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Andrew Morris is an Infectious Diseases Physician at Sinai Health, University Health Network and the University of Toronto. Gerry Wright is the Scientific Director of the M.G. DeGroote Institute for Infectious Disease Research and the D. Braley Centre for Antibiotic Discovery at McMaster University.

The coronavirus pandemic caught the world by surprise, advancing at a speed and magnitude beyond most people’s initial imaginations. Misinformation about causes and treatments has already led to tragic outcomes. In their desperation, doctors and patients have been using an array of antimicrobial products in a manner that will lead to more harm than good.

U.S. President Donald Trump has now taken centre stage, giving medical advice after first dismissing the virus. Recently, he used his pulpit to recommend wide-scale treatment of COVID-19 with hydroxychloroquine (HCQ) and azithromycin based on a “feeling.” The implications of these recommendations are dangerous. Like any pharmaceutical product, these drugs should not be used without actual medical advice. Now there are reports of overdose deaths of people who have followed his advice and deaths of others who cannot access essential medications for existing conditions.

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But it could get worse.

How many coronavirus cases are there in Canada, by province, and worldwide? The latest maps and charts

Coronavirus guide: Updates and essential resources about the COVID-19 pandemic

The widespread, inadvertent use of antimicrobial drugs in this pandemic could leave us with another, more dangerous legacy: a dramatic increase in drug-resistant infections.

Drug-resistant infections (often referred to as “superbugs”) emerge through a complex interplay of humans, animals and the environment. Excessive and increased use of antibiotics over several decades has led to a growing list of organisms that no longer respond to treatment. It’s called antimicrobial resistance, or AMR. It costs us $1.4-billion annually and, before this pandemic, it was predicted to cause the loss of 256,000 Canadian lives by 2050.

Today, we are watching the alarming spread of the new coronavirus. With no proven treatment, it marches, unbridled, across the globe. In the same way, drug-resistant bacteria could lead to the frightening spread of bacterial infections that would no longer respond to currently reliable antibiotics.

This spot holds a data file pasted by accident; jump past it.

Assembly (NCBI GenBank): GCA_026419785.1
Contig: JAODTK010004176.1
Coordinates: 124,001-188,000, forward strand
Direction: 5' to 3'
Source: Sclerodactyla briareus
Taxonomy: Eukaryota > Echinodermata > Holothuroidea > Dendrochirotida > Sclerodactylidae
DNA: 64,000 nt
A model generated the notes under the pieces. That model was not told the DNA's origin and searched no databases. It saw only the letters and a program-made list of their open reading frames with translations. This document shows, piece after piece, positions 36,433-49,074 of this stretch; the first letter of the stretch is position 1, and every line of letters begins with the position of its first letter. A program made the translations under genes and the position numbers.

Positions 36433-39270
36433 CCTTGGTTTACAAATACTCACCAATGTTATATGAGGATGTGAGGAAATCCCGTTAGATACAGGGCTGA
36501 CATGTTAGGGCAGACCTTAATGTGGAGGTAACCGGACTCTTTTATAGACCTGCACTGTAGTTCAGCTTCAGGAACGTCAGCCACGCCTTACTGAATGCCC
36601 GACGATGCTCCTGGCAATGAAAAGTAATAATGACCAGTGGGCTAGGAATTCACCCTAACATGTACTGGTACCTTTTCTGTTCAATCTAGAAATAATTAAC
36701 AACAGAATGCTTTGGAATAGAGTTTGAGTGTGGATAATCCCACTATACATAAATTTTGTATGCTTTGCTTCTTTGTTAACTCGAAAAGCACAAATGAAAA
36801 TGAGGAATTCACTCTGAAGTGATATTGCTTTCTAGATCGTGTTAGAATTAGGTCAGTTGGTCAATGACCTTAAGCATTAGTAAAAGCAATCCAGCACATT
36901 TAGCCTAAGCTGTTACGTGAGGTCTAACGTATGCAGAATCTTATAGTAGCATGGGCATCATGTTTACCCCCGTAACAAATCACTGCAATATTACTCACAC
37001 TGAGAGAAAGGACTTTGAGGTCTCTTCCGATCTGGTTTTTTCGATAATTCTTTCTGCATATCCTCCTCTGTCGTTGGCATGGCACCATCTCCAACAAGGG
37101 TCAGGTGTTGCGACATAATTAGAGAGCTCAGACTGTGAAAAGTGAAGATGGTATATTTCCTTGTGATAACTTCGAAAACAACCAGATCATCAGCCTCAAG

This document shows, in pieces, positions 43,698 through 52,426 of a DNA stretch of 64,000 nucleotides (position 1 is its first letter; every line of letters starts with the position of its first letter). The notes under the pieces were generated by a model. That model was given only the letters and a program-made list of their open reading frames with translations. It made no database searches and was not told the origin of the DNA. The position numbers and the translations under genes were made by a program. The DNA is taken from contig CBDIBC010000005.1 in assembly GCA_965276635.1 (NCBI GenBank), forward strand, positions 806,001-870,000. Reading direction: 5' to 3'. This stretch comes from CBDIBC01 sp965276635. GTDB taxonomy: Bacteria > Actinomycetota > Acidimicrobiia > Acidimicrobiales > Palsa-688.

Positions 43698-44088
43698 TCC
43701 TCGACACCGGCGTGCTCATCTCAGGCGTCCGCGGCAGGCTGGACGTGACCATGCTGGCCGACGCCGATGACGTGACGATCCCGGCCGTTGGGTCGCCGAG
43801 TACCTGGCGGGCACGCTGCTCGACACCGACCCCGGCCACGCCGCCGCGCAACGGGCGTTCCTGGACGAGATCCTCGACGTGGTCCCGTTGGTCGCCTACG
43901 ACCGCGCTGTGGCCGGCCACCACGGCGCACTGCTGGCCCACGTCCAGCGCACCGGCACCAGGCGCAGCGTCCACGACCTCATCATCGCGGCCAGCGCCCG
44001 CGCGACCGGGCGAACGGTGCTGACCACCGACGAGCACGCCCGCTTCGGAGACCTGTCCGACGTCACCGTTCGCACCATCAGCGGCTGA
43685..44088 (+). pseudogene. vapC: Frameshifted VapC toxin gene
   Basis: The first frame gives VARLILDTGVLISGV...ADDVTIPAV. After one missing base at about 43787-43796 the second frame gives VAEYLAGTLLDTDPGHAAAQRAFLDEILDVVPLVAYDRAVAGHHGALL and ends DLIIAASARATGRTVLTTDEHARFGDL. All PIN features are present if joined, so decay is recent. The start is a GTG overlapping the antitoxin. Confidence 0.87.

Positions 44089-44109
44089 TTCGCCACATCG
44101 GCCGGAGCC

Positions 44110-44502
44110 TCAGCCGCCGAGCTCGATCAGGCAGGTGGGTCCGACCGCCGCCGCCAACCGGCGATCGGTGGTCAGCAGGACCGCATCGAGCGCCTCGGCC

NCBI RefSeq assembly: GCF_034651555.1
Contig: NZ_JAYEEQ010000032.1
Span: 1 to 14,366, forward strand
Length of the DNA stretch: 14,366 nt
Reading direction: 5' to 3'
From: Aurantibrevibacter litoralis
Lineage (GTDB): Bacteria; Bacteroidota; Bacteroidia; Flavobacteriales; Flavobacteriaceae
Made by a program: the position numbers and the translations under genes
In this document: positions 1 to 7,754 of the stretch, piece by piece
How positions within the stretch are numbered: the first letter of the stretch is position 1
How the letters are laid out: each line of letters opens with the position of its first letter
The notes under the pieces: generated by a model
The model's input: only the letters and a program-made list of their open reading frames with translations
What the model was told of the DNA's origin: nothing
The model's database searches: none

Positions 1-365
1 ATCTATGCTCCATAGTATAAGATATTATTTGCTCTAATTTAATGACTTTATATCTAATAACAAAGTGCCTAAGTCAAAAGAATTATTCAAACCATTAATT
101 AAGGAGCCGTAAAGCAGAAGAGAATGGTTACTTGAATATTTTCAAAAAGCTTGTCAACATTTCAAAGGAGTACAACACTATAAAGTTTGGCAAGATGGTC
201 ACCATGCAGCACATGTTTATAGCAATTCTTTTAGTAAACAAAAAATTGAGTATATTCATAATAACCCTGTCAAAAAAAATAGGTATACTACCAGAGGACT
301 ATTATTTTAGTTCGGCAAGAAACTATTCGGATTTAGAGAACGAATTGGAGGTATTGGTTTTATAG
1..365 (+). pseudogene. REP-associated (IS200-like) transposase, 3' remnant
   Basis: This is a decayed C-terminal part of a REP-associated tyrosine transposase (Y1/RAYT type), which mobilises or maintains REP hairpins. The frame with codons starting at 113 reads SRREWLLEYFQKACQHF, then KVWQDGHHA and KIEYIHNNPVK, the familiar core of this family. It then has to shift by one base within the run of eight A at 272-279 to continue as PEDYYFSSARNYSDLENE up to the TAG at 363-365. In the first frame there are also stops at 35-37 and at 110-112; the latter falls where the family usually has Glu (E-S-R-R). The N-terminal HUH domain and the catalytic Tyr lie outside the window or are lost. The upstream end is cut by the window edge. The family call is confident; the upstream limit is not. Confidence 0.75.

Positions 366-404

For example, Canadians may recognize azithromycin – one of the drugs recently highlighted by Mr. Trump – as a common treatment for bacterial pneumonia. There are now reports that it is being stockpiled and arbitrarily prescribed. Misuse of antibiotics like this can lead to AMR, leaving us without options to cure common conditions that are currently treatable.

Because COVID-19 is a viral infection that appears as either a mild cough or cold, a pneumonia or even severe sepsis, most patients will receive antibiotics during their treatment, often unnecessarily. As the documented global burden of coronavirus infections nears one million cases (and counting), the consumption of antibiotics will likely rise proportionately. We can safely predict that this will lead to a rise in antimicrobial resistance, which will affect all aspects of health care long after COVID-19 has left us. If there is no second wave of this drug-resistant virus, there will almost certainly be a second wave of drug-resistant bacteria.

It doesn’t have to be that way.

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First, we need to return to the core principles of antibiotic stewardship: Use antimicrobials to treat infection based on science, not emotion, and don’t use antibiotics to treat viral infections.

Second, we need to revisit investment strategies for anti-infective drug discovery and development, not based on current need, but based on an informed view of what we are likely to need in the future. We needed funding for effective coronavirus treatment yesterday, just like we need funding now for effective treatment of other important drug-resistant infections.

In the meantime, we’re assembling a network to help bring AMR into the public discourse. We intend to keep surveillance, public health, and infection prevention and control in Canada’s collective conscience well after this pandemic is over. Because if we don’t, we may just find ourselves in a similar situation not too far down the road.

Sign up for the Coronavirus Update newsletter to read the day’s essential coronavirus news, features and explainers written by Globe reporters.

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